Literature we come to know gives us joy while it also runs parallel to history. Why has a poet been considered more dangerous than a historian?

Turukalo: Literature I am mostly familiar with gives me joy sometimes. Other times: sadness, pain, bravery, rebelliousness... Also, literature often gives us information, based on writers’ point of view. Throughout history, we’re aware of many writers whose books were forbidden, some of them were even imprisoned on the count of it - simply because of their own “inadequate attitude”. History is written by winners. Stories are written by writers. Sometimes it happens that the story is dangerous for history, for it yells what history keeps as a secret. Yet, social engagement is a very important characteristic for many writers, including myself, since it’s their way of telling their truth.


Identity is not only a crisis in itself, but it has plunged the whole world into a crisis. Is identity the root cause of human strife? And why?

Turukalo: I wouldn’t agree that identity is a problem. The problem lies in the lack of it. A person who is aware of his own identity, who knows who he is inside and outside, is confident enough not to care about the identity of other people. People who consider identity to be a problem of any sort are usually the ones who do not know themselves. That’s when national/religious/racial identities become important. For me, it’s just overcompensating and nothing else.

You have dedicated your life to literature. Or, I can say, you have lived by literature. You might be feeling satisfied and fulfilled. Do you feel people who spend a lifetime in other disciplines can feel fulfilled like you?

Turukalo: With poetry, I’m at peace. It’s something that is a part of me since I was born and it always comes naturally to me. Sometimes I even joke that I’m not capable of writing anything else: everything becomes a poem along the way. I wouldn’t say I dedicated my life to it, but I am living it and it feels like home. I’m pretty much assured that everyone in this world has a passion. Anyone who lives his own passion probably is fulfilled as much as I am. It’s important that people do what makes them happy. If it’s important to you, never throw it away. If it’s in you, then you can’t stop anyway.

A man’s greatness is measured by what he gives back to society. These days, such thoughts are exiled from the minds of the youth. People only wish to amass wealth. Where does the poet fit in this evolving system of commercial narcissism?

Turukalo: The poet never fits the system. The poet mainly corresponds to the life itself. If a poet fitted the system, it would mean that the system is perfect or that the poet is not exactly a poet. Poetry tends to be searching for ideals. We all know there’s nothing perfect in this world, so the poet can never be completely satisfied with the situation, whatever it may be. The root of poetry is a plea for better, more beautiful, more sincere, calmer, etc. Poets sincerely believe that a word makes a difference. Their words have the intention of their own to make this world a better place. It will never be perfect, but poets won’t stop trying. And that’s why poetry will continue to exist.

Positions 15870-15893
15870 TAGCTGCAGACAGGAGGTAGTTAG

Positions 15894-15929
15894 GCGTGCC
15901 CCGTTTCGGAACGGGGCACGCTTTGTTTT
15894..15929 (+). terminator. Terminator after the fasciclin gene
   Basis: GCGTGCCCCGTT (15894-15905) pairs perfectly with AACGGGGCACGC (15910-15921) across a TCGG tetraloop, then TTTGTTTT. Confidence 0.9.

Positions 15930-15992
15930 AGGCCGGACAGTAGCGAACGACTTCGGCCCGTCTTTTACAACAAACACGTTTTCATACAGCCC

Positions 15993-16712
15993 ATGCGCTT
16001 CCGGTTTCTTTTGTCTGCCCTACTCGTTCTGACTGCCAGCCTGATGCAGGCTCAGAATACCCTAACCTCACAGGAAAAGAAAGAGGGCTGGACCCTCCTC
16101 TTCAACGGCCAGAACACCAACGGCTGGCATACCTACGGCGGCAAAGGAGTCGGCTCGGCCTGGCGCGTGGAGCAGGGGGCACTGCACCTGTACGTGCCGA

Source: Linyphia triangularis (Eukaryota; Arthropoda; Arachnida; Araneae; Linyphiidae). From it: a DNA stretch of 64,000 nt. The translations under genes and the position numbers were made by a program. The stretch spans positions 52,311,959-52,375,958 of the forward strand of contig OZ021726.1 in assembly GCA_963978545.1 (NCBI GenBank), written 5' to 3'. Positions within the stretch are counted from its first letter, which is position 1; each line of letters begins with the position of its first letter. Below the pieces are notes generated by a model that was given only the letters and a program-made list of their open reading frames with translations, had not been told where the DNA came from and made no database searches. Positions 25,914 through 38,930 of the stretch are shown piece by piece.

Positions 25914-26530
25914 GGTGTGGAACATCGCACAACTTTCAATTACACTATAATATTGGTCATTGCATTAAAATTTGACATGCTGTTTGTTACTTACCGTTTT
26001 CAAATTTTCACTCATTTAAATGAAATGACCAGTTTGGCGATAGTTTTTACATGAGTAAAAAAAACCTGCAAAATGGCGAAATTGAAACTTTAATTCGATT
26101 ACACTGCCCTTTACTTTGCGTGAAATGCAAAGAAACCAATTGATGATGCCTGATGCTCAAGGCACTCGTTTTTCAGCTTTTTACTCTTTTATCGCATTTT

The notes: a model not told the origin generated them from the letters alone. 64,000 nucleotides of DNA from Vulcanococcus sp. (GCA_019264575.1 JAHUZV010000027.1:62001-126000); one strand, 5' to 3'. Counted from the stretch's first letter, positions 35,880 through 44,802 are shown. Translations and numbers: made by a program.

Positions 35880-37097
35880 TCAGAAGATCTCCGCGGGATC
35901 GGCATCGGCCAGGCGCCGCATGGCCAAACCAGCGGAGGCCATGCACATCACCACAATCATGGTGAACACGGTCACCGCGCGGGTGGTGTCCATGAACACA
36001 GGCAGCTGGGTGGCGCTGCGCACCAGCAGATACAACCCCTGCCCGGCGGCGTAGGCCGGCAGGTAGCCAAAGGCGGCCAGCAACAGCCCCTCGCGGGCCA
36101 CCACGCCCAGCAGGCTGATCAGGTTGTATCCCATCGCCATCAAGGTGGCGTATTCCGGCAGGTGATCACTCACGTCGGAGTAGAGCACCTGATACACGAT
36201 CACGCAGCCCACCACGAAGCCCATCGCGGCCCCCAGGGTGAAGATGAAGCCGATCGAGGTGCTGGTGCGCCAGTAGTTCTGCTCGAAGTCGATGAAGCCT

What is your view of this certain deterioration in relations to culture itself in the Western Balkans? Cultural scene in Montenegro: how would you characterize it?

Turukalo: Montenegro is a country with an amazingly rich cultural heritage. Yet, Montenegrins are known for laziness, so I'd say that the cultural scene in Montenegro suffers from the lack of effort. We have many amazing artists. Yet, some of them continue to keep quiet and the rest are not enough to overpower that sense of “destructive silence” and make a significant difference along the way. Of course, there's always a very loud crowd of intrusive mediocre creators who aren't as valuable, but they consume space. Since their work is made to be simple by its mere form, everyone can easily understand it. And, of course, the mass culture is for masses. As for the elite culture, embodied in so called “high” cultural forms and pertaining institutions that are keen on producing this type of cultural output – the accompanying audience is extremely hard to find, if there’s any left nowadays at all. It's not just the case of Montenegro; I'd say it's a global problem after all. People are used to having everything served on a plate, so the enjoyment of depth and complexity somehow became too much of an effort.

159 views0 comments
bottom of page